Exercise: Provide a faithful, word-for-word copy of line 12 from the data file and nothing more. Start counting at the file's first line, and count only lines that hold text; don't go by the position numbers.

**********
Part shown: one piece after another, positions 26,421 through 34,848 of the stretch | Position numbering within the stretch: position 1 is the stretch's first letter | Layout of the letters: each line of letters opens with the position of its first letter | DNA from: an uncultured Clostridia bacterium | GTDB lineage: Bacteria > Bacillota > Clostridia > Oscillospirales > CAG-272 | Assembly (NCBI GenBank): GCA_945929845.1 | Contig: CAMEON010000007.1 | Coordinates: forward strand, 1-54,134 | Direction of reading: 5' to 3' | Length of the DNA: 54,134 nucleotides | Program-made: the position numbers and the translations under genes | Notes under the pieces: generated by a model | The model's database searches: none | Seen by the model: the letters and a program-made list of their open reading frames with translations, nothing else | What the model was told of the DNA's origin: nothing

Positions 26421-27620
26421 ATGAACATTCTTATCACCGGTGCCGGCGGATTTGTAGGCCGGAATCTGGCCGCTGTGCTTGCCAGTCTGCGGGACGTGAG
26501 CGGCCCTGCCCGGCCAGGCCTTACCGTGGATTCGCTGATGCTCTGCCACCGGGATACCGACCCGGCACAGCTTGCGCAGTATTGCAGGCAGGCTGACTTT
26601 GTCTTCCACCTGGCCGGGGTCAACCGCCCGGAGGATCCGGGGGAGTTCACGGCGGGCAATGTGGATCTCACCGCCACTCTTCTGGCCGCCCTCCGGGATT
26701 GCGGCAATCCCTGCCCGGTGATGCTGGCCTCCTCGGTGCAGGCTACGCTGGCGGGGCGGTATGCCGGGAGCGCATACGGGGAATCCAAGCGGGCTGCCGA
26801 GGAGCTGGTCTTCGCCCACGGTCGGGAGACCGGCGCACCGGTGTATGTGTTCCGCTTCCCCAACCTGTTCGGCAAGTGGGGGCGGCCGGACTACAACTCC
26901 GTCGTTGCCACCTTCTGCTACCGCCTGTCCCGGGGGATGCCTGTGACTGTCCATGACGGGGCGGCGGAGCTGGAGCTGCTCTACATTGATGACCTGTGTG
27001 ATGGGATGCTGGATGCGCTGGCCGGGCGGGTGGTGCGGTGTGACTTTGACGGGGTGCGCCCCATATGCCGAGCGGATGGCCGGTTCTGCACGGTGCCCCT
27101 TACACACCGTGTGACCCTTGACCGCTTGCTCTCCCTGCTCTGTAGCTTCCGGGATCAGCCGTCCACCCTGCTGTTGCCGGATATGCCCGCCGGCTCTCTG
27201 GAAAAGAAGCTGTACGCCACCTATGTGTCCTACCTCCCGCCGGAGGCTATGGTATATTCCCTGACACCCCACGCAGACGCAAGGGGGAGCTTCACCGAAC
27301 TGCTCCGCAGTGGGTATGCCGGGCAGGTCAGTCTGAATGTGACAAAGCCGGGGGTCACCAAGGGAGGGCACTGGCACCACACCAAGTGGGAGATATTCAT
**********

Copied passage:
27301 TGCTCCGCAGTGGGTATGCCGGGCAGGTCAGTCTGAATGTGACAAAGCCGGGGGTCACCAAGGGAGGGCACTGGCACCACACCAAGTGGGAGATATTCAT